# Mechanisms Involved When Charging a Battery

• tellmesomething
tellmesomething
Homework Statement
The potential difference between the terminals of a 6V battery is 7.2 V when it is being charged by a current of 2A.
Relevant Equations
None
First let us talk about a case where the battery gets discharged, I have a circuit with a battery and a load.

The emf of the battery is 6V and the potential difference is a little less because the battery has internal resistance.
When a charge moves from the anode and reaches the load it loses all its energy into a useful form of energy for the load. It comes back to the positive potential, and neutralises a charge on the cathode(reduction). Now inside the battery in the electrolyte there are two types of forces on the ions electric field force and non electrostatic force. They were in equilibrium before the circuit was closed. Now since the field becomes a little less the chemical/non electrostatic force forces the positive ions to go to the cathode to sort of "revive this charge which just got neutral" and it forces the negative ions to go to the anode to do the same. However not all of the charge gets revived as theres internal resistance. Hence this chemical force stays always a little more than the electrostatic force.

Now say we want to increase this chemical force more so that even after facing the same amount of resistance it can revive the total charge it loses. I charge the battery. I plug it to a direct current source. The negative terminal of the dc source is connected to the negative electrode of the battery and the positive terminal of the dc source is connected to the positive terminal. This time I have a potential difference of 7.2 volts across the battery and the battery has an emf of 6V. Excess electrons form the negative terminal goes to the negative electrode, reduction occurs. The little charge that was left to revive revives, and it possibly releases ions into the solution?(I am not sure) this increases the chemical force as the solution becomes more ionic which causes the negative ion to move to the anode and the positive ion to move to the cathode despite of the obstruction / internal resistance. The excess electrons in the positive cathode from before discharging goes to the positive terminal of the dc source?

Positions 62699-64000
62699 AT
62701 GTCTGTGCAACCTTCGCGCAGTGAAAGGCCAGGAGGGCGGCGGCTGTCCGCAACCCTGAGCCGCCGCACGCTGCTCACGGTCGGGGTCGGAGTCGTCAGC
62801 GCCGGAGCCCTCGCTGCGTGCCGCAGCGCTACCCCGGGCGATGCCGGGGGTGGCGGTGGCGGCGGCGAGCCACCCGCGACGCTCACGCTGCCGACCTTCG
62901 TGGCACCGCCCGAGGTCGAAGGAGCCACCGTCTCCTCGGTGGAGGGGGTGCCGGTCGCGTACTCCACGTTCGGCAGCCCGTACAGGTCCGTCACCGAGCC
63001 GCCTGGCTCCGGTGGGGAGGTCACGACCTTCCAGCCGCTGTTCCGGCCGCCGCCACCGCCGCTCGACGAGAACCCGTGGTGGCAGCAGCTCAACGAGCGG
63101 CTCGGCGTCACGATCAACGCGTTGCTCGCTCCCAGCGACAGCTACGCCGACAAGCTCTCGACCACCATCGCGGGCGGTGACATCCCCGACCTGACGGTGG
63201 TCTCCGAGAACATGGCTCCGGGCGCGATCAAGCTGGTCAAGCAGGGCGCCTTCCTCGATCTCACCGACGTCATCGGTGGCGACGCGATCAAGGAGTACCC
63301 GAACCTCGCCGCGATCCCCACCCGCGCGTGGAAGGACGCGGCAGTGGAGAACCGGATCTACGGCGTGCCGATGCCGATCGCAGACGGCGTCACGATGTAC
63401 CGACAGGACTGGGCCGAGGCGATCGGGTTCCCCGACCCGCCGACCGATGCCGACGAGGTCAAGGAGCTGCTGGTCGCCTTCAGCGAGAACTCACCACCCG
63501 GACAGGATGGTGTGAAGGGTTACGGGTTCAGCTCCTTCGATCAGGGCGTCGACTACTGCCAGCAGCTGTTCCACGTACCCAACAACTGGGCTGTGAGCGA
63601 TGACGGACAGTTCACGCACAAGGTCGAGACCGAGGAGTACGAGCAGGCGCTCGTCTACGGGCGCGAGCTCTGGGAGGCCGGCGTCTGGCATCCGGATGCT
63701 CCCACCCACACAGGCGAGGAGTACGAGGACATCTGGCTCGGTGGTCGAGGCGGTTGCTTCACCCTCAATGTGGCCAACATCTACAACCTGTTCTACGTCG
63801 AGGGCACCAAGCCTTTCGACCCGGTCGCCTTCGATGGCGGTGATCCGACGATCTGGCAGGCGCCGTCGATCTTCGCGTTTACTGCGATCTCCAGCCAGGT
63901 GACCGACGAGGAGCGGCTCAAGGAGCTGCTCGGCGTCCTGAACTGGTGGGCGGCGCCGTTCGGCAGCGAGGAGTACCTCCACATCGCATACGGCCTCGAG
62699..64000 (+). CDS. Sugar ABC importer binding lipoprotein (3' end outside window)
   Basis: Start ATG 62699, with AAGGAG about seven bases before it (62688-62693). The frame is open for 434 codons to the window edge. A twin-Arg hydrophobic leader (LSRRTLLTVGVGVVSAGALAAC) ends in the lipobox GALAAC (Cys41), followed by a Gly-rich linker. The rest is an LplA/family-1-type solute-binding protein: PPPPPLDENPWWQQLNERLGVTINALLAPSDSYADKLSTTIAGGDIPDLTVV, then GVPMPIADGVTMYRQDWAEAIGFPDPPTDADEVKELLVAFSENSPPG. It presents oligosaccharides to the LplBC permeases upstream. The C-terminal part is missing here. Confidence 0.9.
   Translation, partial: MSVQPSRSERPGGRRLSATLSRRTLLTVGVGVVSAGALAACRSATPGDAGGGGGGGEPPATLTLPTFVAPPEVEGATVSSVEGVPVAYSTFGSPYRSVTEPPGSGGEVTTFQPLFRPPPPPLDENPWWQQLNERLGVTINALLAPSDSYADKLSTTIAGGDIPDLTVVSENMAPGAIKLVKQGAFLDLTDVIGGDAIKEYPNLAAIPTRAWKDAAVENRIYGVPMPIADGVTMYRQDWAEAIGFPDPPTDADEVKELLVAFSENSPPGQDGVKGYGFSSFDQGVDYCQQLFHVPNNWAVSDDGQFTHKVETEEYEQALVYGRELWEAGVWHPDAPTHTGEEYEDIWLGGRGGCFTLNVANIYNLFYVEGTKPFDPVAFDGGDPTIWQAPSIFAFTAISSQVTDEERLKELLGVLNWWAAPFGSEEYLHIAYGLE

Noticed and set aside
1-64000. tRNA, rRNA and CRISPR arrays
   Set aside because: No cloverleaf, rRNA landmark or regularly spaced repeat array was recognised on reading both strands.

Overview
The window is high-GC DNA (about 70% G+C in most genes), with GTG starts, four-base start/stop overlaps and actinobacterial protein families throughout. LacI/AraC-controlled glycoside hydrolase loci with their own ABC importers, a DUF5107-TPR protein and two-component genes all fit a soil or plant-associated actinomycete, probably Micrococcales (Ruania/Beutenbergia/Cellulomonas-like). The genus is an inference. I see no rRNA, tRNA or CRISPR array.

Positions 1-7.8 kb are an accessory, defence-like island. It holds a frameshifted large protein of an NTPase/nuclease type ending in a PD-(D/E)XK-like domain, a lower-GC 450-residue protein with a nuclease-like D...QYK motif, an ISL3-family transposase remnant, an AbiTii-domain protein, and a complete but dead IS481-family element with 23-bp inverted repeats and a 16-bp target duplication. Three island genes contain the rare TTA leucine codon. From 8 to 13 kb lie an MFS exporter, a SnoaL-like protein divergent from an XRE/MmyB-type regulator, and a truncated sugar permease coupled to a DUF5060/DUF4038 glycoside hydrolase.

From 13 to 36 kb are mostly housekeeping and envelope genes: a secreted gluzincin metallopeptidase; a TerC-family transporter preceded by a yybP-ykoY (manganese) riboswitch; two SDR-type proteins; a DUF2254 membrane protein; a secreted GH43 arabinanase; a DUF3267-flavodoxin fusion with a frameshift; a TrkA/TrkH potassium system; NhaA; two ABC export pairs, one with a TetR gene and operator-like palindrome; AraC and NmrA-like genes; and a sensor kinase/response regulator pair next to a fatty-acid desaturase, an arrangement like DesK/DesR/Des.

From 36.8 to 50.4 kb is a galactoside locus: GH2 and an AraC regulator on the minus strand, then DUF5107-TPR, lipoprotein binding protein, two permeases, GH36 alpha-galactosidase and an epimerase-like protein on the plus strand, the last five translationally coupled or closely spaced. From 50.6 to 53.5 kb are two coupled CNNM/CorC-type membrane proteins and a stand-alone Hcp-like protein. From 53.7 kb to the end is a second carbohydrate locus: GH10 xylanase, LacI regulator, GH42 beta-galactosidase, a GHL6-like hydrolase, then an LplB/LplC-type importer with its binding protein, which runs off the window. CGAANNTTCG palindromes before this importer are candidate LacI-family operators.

Again I am not sure about ions and how they are neutralised during discharging and separated during charging... Please let me know if the above is any correct.

Also its tempting to think that 1.2 V is the potential drop due to the resistance but I dont concretely know why? If the dc supply was a 6V machine would this charging not have worked?

I understand this might be a very crude way to look at this if not completely wrong. Please let me know if I am thinking even in the right direction

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To understand a battery you must understand the chemistry of the battery and so it helps to discuss a specific type of battery. Let's say we're dealing with the standard lead-acid battery, like a car battery.

When fully discharged, a basic lead-acid battery cell consists of two plates of lead sulfate (PbSO4) with an electrolyte of diluted sulfuric acid (H2SO4). When charging, the negative terminal undergoes the reaction: ##PbSO_4 + 2e^- \to Pb + {SO_4}^{2-}##

The positive terminal undergoes: ##PbSO_4 + 2H_2O \to PbO_2 + {SO_4}^{2-} + 4H^+ + 2e^-##

The sulfate, water, and hydrogen ions goes into the electrolyte and form more sulfuric acid, increasing the concentration in the electrolyte compared to the discharged state. The electrons are pulled from the positive plate and given to the negative plate. The positive plate ends up as lead-dioxide (PbO2) while the negative plate becomes pure lead.